It is flattering to have readers tell me I should run for public office. There are also an equal number of adoring fans that say I should stick my head in a bucket of tar.  But that is a topic for another day. At various times, it has been suggested that I run for (a) […]

September 2, 2013: Discovering Legislator With a Sense of Humor a Rare Occurrence

Rats! As if creating this profound and pithy prose each week wasn’t hard enough, now I have discovered a legislator with a sense of humor. The apocalypse is upon us. As those of you who have followed this space over the years know well and those of you who are new to it will soon […]

August 26, 2013: Last Will And Testament A Reminder That Each Day Is Precious

Please indulge me a moment of introspection and feel free to think along with me. Chances are what I am going to say may apply to you as well. My family and I recently sat through a thorough review of my Last Will and Testament. It was a surreal experience, listening to my friend and […]

August 19, 2013: State School Superintendent Weighing Run For Governor

If public education in Georgia doesn’t have enough problems, there is now a high-profile ruckus between Gov. Nathan Deal and State School Superintendent Dr. John Barge. It has gotten so peevish that there is talk that the school superintendent may challenge Deal in the Republican gubernatorial primary next spring. This brouhaha seems to have its […]

August 12, 2013: A Soggy Reminder To Be Careful What You Pray For

You may have read that the United States Supreme Court is going to hear a case about whether or not prayer can be uttered in town councils across America. Last year, a federal appeals court ruled that such a nefarious deed violated the First Amendment’s ban on an “establishment of religion.” If such a ban […]

August 5, 2013: School Teachers: They’re Grasshoppers in an Elephant Fight

Dear Public School Teachers: As you head back to the classroom for the new school year, I would like to tell you that things have changed for the better but I would be fibbing. Budgets will continue to shrink, classroom sizes will increase and the ignoramuses among us will still expect you to close the […]

July 29, 2013: Why Wasn’t Skeeter Skates Included On Azerbaijan Junket?

I read recently in the Atlanta newspapers that our intrepid public servants just keep on going — on trips, that is. Despite a self-congratulatory swipe at ethics reform in the last session, there seems to be nothing stopping the boys and girls of the General Assembly and assorted state bureaucrats from continuing to zip around […]

July 22, 2013: Looking Back On 15 Years Of An Accidental Career

This month, I begin my 16th year as a syndicated newspaper columnist in Georgia.  Time flies when you are having fun and I am having a ball.  I hope you are, too. This career – unlike my tenure at BellSouth and then at the Atlanta Committee for the Olympic Games – was accidental.  In June, […]

July 15, 2013: Random Thoughts On Random Subjects

After much posturing, the General Assembly passed a sleeves-out-of-their-vest piece of legislation on lobbying reform in the last session and wants us to believe they have answered our concerns.  Not so. Lobbyists still have better and more frequent access to politicians in state government than We the Unwashed (and the legislation didn’t quell the self-righteous […]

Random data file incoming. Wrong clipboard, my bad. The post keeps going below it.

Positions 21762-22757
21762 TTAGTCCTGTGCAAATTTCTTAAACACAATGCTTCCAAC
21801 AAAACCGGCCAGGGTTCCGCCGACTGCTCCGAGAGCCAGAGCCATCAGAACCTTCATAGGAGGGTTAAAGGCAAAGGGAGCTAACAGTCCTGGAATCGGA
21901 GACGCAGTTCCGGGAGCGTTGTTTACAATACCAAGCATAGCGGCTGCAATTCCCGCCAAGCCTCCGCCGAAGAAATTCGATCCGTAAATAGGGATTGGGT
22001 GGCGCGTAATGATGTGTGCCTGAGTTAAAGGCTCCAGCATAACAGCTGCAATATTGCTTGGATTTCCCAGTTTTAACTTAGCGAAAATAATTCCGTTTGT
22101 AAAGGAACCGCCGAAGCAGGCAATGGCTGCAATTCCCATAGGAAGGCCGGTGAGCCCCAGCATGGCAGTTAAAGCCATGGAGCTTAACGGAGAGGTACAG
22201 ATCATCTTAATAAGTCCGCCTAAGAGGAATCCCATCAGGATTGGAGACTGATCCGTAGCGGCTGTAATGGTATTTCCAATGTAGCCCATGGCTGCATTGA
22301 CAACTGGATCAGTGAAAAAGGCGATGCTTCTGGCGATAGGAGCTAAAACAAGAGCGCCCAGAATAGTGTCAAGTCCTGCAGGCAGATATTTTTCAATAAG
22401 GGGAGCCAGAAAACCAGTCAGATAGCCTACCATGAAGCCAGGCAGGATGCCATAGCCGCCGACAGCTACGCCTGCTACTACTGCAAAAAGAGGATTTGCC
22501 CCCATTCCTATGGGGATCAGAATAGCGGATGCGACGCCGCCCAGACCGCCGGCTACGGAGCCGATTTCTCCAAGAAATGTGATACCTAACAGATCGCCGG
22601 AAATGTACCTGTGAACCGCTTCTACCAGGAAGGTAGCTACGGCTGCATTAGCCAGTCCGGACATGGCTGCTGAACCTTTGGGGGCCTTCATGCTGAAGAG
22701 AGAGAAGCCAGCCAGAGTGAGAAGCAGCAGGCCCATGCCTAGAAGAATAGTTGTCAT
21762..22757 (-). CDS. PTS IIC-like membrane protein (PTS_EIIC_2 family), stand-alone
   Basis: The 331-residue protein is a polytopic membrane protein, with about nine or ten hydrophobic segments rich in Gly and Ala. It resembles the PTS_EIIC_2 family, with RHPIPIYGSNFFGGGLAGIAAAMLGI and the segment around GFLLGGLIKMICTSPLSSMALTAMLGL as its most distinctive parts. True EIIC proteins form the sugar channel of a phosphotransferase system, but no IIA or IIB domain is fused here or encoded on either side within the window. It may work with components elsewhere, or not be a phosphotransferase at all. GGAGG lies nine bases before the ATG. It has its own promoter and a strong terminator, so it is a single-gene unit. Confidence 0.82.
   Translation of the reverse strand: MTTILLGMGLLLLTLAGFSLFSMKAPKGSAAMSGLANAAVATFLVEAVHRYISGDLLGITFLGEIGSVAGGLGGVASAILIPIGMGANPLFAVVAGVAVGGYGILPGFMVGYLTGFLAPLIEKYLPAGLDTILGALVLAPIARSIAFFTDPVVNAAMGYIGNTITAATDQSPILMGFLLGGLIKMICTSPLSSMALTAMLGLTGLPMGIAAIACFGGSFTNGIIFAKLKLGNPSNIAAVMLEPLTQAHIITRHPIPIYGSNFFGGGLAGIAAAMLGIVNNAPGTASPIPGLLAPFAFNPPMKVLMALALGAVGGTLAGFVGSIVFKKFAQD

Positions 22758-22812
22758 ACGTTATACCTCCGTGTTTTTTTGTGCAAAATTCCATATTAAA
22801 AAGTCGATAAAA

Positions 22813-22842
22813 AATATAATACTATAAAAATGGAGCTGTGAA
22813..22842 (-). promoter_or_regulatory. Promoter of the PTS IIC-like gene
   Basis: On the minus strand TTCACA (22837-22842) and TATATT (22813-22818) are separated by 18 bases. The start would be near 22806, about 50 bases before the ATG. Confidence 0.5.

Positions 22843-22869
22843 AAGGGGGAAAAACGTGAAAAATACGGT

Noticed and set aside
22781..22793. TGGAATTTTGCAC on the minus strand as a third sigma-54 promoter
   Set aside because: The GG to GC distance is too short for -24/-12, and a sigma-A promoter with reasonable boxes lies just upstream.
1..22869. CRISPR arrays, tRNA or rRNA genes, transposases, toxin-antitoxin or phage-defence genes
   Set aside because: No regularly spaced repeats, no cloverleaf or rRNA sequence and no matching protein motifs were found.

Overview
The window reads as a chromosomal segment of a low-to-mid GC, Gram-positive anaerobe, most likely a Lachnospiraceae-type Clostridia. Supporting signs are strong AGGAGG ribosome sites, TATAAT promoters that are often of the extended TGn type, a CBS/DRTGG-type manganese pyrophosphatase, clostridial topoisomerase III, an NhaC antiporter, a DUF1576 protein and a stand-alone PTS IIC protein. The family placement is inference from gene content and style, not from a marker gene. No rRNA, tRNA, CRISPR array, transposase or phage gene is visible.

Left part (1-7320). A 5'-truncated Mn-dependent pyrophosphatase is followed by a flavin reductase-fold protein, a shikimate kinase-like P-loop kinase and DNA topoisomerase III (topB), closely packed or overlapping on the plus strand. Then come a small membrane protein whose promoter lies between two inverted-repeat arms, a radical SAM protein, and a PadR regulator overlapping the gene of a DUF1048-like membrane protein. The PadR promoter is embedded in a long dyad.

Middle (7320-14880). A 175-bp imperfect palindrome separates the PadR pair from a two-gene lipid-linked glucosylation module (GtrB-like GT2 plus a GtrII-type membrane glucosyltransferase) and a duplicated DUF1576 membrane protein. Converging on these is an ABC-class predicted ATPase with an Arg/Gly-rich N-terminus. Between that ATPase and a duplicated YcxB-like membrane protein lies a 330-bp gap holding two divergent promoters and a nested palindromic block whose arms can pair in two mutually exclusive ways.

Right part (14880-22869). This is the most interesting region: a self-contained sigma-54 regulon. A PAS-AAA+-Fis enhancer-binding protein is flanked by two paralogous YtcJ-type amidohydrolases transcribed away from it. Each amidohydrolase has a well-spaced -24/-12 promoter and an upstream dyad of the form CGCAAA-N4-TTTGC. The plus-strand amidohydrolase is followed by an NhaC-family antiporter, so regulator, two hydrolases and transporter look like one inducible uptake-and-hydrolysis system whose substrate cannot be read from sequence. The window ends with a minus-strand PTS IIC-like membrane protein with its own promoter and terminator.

July 8, 2013: Columnist Commandos Get Inside Info On Rogers Radio Gig

There is no way I could produce such pithy and thought-provoking essays each week without the help of my columnist commandos.  These folks are my private information-gathering experts.  They can go anywhere and find out anything. They are the masters of disguise.  How good are they?  One of them currently is posing as one of […]

July 1, 2013: A Salute To A Smart Man Who Walked A Fine Line

I try to make it a habit to hang around with smart people.  Given that my IQ is not much larger than my waist line, this isn’t difficult to do. One person who fits that bill – and is a nice guy to boot – is the dean of my beloved Grady College of Journalism […]

June 24, 2013: A Visit With Carl Sanders Recalls Tumultous Time In Georgia

When Jimmy Carter ran for the state senate in 1961 and was defeated, he claimed voter fraud.  Carl Sanders, president pro tem of the state senate, supported Carter’s claim and provided legal counsel from the Democratic Party.  Carter prevailed. Fast forward to 1970.  After serving as Georgia’s governor from 1963-67, Gov. Sanders ran again.  In […]

June 17, 2013: A Story About Friends, Strangers And A Baseball

This is a story about heroes — good people doing good things.  The cast of characters in this performance shares one thing in common:  They are strangers to one another.  They will meet for the first time via this column.  That is what makes this such a good story. Hero Number One: Rob Neely, a […]

June 10, 2013: State Charter School Commission In Good Hands

I have said it before, but let me repeat:  I have no problem with charter schools.  I did have a big problem with the ham-handed way last November’s charter school referendum was rammed through by proponents. Of course, it passed.  With all the money that was put behind it and the intimidation of those deigning […]

June 3, 2013: No One Can Question Answer Man’s Wisdom

Well, boys and girls, I see by the old clock on the wall that it is June already.  We know what that means.  It is time for Answer Man to dig into the Question Box and see what is on your hearts and minds and assorted body parts.  Just remember that Answer Man doesn’t have […]